Small companies, the traditional birthplace for innovation, are often desperately looking for economies of scale, and shutting entire countries out of their business models can break them.

When the EU tries to get rid of some of the legal hurdles, its efforts are often hampered by national governments jealously watching their sovereignty.

One example for that is the European patent, which could save innovators from getting their patent validated in 27 states and - crucially - having to translate it into each country's official language. That laborious process, the EU says, makes getting a patent 10 times more expensive than in the U.S.

The idea of the European patent was to limit translations to English, German and French, the bloc's most widely used languages, and require only one validation.

But Spain and Italy - the next biggest countries - cried foul. Some EU nations have now decided to go ahead with the European patent anyway, leaving Italy and Spain to fend for themselves.

The move came too late for Mike Sax, the founder of the Association of Competitive Technology. Frustrated with the lengthy patenting procedure in Europe, Sax, whose company SaxSoft makes iPhone apps, left Belgium and has now set up shop in Oregon, on the U.S. West Coast.

Another big obstacle to getting new ideas off the ground is a lack of private financing. Venture capital firms - dubbed "angels" in business-speak for a reason - make money by investing in risky businesses, hoping one of them will strike it rich. But there are far fewer of them in Europe than in the U.S.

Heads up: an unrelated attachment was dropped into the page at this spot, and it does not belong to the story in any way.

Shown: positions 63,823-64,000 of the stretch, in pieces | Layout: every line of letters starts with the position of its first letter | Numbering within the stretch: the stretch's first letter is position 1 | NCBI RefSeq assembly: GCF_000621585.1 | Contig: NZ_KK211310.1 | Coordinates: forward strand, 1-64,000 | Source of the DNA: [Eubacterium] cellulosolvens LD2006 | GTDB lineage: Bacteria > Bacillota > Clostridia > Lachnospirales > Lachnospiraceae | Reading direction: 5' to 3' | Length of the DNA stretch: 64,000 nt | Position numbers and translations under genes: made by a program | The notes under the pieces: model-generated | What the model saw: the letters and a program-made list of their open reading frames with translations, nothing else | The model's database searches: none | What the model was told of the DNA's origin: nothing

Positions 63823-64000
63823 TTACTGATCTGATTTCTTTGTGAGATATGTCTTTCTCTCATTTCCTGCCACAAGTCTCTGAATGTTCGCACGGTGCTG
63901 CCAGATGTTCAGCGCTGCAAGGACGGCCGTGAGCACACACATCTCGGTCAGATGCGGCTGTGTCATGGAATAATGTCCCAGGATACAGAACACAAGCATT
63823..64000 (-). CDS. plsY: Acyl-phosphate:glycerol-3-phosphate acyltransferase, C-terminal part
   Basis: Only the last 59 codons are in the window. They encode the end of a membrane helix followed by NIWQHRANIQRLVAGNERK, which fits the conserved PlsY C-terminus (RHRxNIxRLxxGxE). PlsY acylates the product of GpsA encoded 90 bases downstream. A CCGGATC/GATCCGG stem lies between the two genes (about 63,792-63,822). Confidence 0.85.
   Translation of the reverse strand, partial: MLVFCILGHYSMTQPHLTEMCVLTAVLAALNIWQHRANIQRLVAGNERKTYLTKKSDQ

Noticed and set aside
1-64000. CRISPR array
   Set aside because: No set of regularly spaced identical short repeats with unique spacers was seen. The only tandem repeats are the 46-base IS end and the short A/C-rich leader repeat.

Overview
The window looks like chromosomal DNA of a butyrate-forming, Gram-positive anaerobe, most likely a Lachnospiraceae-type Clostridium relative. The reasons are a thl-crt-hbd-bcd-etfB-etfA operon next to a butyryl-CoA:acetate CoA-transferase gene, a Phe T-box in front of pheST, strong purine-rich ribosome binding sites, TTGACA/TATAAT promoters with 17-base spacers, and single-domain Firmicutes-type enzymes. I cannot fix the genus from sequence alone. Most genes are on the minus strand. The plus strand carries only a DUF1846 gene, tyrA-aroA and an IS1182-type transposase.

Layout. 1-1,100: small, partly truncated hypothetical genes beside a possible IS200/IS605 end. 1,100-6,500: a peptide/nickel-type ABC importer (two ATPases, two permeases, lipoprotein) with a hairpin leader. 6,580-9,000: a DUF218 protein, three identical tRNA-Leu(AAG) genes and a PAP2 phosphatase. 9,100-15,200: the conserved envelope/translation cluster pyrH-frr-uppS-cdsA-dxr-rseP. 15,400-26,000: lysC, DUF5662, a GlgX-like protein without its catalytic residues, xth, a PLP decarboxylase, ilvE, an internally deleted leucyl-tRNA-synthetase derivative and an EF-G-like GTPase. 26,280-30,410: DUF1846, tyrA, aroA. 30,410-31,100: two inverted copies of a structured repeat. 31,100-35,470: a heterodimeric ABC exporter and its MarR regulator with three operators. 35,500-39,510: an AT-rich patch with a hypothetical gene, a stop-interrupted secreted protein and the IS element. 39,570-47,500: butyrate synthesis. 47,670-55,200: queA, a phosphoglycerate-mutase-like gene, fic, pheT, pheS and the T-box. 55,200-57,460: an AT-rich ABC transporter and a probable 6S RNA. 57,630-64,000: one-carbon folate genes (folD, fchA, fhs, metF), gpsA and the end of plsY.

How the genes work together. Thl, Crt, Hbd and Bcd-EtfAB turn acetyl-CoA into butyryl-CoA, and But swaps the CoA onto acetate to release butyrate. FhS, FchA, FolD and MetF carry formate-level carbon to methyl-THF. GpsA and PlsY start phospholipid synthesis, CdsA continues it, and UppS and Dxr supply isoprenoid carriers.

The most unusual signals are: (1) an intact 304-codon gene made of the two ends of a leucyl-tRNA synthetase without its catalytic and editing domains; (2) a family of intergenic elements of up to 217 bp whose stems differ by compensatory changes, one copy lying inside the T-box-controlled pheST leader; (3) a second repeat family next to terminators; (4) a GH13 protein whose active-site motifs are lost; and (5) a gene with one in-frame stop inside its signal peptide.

Without this private money, which banks are unwilling to provide, it is tougher for new companies to establish themselves.

"Europe is weak on this, so that's definitely a problem," says Reinhilde Veugelers, senior fellow at Bruegel, a think tank in Brussels. Veugelers says the lack of venture capital in Europe has been known for a long time, but so far policymakers haven't been able to do anything about it.

Europe's innovation gap might also have cultural roots, experts suggest. Bankruptcy, for instance, is seen as a greater failure in Europe than it is the U.S. Lenders in Europe shy away from serving entrepreneurs who have already filed for bankruptcy, says Roland Straus, managing director of Knowledge4Innovation, another Brussels think tank.

"We obviously do not honor enough risk taking and entrepreneurship," says Straus. "In the U.S. this is completely different because if you fail twice, then you know how it really goes, and the third time you succeed."

One way the EU works to change this perception is through recognition. For the past four years the EU has given out the European Enterprise Awards to companies that foster entrepreneurship. Categories include encouraging entrepreneurial thinking and raising awareness of entrepreneurs in society.

Last year, for instance, one of the prizes went to Johannes Kepler University in Linz, Austria, for a program that trains art students to run their own companies.

What European politicians need to recognize, the EU insists, is that boosting innovation is not a luxury but an economic necessity. "Innovation is as essential to sustainable growth and jobs as water is to life," Geoghegan-Quinn warned in a recent speech. "Economies that do not innovate will wither away."